Life in the military, regardless of the branch, is no picnic. The service is tough for the volunteers who enlist. It can be equally hard on the loved ones they have to leave behind in Illinois or any other part of the U.S. if and when they deploy.
Serving in uniform can have some perks, but they tend not to completely offset the challenges of military life. And, of course, when soldiers and sailors and airmen and women return stateside and go off active duty, they can face the same difficulties as any American consumer. Dealing with debt collectors, especially those who use abusive collection tactics is not something they should have to face, but many do.
In fact, according to a recent report by the Consumer Finance Protection Bureau, people in the military or just released are nearly twice as likely as the general population to file debt collection complaints. The report says 46 percent of all the complaints the CFPB received from military folks in 2015 were about debt collecting.
A good number of those complaints were related to medical bills that should have been paid by any of the various government health insurance programs that are supposed to cover active military and veterans. Other complaints had to do with mortgages or credit reports.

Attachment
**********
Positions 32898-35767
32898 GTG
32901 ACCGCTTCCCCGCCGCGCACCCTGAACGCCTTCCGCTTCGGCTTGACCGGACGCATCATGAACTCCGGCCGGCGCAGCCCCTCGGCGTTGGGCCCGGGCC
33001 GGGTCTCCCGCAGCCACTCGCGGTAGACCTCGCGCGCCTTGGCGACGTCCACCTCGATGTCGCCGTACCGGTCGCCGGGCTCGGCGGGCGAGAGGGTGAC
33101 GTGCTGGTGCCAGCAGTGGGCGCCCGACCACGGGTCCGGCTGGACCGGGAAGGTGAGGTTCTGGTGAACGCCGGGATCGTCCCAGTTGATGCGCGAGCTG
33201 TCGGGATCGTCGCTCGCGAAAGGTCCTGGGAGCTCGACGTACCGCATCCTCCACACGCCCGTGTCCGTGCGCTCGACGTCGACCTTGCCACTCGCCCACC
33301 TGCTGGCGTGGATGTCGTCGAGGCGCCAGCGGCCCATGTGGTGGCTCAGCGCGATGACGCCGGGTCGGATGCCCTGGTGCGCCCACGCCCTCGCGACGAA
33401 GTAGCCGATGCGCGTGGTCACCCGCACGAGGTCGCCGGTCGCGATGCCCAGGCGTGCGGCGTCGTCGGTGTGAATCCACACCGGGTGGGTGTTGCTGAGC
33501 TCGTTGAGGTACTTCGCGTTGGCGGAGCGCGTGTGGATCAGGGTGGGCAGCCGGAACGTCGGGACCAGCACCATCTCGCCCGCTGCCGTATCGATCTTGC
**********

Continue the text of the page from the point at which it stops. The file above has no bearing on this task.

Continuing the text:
Representatives for the collection industry question the validity of the report. They say there is room for improvement in how the industry operations, but they say the CFPB report has holes, including the fact that information has been released before the agency has even verified the claims.
That may be true, but what is also true is that pressure is pressure, whether it's used to collect a bill that's legitimate or one that is not. And there are certain collection tactics that are illegal.
Body armor won't protect you from those assaults, but you can learn what your options for relief are by speaking with an experienced attorney.